Twitter finds a place in the classroom
Usually a classroom full of students tapping away on phones is a clear sign that the teacher has lost control. Not so in Enrique Legaspi’s high-tech history…
Usually a classroom full of students tapping away on phones is a clear sign that the teacher has lost control. Not so in Enrique Legaspi’s high-tech history class where children are encouraged to use their phones, ipads, and laptops–as long as they’re using them to access Twitter. Legaspi began integrating Twitter into his teaching earlier this year and since the switch he says participation and even the students’ self worth have been improving.
A teacher for eight years, Legaspi said experience has taught him that a small group of students tend to dominate classroom discussions. During the seminar at Macworld, other teachers reported seeing broader student participation through Twitter.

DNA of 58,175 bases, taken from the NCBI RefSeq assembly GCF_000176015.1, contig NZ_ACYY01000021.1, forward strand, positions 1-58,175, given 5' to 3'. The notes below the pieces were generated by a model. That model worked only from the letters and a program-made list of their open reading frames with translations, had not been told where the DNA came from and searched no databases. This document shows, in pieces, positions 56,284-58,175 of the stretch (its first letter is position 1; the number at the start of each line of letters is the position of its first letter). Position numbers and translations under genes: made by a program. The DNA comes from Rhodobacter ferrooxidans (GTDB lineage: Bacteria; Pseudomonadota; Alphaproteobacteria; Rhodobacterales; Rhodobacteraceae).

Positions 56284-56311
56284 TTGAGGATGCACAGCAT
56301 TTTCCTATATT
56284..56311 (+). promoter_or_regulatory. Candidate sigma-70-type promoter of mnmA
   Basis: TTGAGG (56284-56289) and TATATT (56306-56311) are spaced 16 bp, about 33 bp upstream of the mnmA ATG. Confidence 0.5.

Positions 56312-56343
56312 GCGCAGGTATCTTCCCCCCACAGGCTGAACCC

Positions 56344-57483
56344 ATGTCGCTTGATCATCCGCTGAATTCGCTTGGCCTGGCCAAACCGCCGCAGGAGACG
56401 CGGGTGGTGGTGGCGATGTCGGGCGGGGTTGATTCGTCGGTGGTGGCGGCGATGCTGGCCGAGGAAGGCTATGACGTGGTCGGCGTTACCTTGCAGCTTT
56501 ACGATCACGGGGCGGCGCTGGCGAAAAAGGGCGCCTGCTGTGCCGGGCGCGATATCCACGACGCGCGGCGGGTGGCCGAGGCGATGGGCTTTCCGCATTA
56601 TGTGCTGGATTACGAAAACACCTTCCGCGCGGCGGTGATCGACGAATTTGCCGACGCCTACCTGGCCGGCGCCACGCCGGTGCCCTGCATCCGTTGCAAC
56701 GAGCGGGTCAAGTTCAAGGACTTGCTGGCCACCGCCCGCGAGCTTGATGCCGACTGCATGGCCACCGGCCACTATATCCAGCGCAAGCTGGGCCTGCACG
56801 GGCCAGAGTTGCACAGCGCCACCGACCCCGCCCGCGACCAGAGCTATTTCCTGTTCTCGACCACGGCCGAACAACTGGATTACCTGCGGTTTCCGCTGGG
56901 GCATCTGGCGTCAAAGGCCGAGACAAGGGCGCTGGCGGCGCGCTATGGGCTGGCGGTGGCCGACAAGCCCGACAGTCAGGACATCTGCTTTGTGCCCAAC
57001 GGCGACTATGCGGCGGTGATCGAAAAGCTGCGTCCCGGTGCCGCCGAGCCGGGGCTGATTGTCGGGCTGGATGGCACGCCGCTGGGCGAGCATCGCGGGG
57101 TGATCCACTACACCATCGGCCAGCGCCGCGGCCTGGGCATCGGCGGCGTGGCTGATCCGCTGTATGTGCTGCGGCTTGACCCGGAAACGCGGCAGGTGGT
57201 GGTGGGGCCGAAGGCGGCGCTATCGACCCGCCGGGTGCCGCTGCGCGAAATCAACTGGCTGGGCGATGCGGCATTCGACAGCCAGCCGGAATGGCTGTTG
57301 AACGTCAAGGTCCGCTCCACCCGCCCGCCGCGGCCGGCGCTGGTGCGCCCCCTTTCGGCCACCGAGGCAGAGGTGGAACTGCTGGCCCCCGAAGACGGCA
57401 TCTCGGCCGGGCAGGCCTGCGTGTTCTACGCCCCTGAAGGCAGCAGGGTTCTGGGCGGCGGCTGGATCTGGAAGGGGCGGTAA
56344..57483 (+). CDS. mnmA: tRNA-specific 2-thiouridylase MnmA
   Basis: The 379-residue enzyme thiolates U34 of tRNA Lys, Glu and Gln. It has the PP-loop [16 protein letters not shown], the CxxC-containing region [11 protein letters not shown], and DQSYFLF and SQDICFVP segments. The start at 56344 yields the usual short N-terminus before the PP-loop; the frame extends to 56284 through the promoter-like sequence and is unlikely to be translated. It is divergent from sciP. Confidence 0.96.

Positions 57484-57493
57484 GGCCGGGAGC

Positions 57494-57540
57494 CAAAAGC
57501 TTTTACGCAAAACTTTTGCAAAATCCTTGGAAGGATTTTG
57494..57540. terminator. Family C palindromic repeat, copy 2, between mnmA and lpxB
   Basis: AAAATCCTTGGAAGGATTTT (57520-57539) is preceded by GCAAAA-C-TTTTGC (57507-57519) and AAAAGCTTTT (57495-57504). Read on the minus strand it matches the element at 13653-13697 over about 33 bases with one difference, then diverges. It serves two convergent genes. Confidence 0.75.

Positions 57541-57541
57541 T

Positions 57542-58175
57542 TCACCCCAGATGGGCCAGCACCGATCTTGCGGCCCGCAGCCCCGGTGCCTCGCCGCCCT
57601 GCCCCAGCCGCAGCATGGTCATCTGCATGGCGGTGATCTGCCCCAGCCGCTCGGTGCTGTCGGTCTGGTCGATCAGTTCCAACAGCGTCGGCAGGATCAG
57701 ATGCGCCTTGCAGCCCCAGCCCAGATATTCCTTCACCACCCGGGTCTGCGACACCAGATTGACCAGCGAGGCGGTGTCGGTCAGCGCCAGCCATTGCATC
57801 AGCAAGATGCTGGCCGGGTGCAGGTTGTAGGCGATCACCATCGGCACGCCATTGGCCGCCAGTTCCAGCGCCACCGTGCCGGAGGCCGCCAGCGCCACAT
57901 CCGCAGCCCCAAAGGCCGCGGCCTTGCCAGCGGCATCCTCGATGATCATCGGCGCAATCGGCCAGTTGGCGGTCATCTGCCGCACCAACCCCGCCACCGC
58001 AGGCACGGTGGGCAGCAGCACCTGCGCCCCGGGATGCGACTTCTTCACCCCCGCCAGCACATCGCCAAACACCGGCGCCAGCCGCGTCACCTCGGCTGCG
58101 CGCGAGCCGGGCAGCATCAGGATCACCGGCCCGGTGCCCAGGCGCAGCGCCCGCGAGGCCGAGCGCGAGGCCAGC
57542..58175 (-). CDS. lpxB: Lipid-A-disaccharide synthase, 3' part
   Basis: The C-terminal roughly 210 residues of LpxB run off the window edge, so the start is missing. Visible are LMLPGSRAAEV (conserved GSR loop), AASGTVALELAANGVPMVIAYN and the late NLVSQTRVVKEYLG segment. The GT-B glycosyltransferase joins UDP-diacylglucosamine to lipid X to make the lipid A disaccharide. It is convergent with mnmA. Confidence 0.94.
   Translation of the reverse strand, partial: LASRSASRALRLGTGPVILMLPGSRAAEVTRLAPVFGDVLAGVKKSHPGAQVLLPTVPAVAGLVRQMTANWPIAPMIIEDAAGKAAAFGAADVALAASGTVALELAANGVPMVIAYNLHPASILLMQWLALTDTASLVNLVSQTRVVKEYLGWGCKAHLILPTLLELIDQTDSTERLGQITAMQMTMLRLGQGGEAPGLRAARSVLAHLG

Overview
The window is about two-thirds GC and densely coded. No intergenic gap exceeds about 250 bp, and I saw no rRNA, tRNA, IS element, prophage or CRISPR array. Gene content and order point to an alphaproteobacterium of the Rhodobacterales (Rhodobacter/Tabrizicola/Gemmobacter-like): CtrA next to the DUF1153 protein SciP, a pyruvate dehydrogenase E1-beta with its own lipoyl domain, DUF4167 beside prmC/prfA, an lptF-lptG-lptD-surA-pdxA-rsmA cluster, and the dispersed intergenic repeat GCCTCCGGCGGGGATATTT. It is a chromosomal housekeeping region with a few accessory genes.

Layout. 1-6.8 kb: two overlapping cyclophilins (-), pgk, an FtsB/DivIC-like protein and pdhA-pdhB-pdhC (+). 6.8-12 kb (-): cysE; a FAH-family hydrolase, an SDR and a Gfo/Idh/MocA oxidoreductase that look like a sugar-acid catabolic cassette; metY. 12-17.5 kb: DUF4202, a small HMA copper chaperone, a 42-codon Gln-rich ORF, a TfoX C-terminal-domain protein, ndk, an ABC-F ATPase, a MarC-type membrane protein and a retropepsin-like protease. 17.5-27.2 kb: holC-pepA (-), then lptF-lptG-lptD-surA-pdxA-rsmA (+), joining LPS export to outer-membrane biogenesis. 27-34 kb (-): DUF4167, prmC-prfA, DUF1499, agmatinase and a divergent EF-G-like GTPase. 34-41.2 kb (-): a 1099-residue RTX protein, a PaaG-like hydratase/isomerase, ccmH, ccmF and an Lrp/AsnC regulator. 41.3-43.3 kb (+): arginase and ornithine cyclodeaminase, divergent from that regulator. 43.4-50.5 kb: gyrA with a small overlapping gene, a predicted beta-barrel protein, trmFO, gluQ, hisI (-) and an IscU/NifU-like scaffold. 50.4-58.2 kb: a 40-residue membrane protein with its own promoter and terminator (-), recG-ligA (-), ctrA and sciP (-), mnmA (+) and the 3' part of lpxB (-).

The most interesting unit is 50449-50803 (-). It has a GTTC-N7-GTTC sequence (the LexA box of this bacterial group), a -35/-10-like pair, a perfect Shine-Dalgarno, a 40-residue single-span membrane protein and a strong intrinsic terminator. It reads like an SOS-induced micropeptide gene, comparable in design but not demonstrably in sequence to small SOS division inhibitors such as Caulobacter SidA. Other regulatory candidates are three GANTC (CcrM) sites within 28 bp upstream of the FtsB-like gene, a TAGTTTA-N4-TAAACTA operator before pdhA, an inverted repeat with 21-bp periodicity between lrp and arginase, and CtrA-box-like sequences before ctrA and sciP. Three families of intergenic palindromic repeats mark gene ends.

CNN observed Legaspi standing in front of a projected screen discussing the death toll from World War I. When he asked the classroom how many people died in that conflict, several tweets started showing up on his screen with various answers.
“Many men died because of the terrible conditions they were living in,” one student tweeted.
Legaspi said shy students are benefiting the most.
For “a lot of them, what it did is help find their voice,” he said. “I have many students that do not participate in my classes or share what’s on their mind, so Twitter became that vehicle.”
Spark wants to know what you think. Should Twitter and other social media tools earn a permanent place in the classroom? Is it really possible to monitor each child to assure they’re using their device solely for educational purposes? Are the students losing the opportunity to learn the valuable skill of public speaking when they can tweet instead? Visit CNN to read the full story and share your thoughts.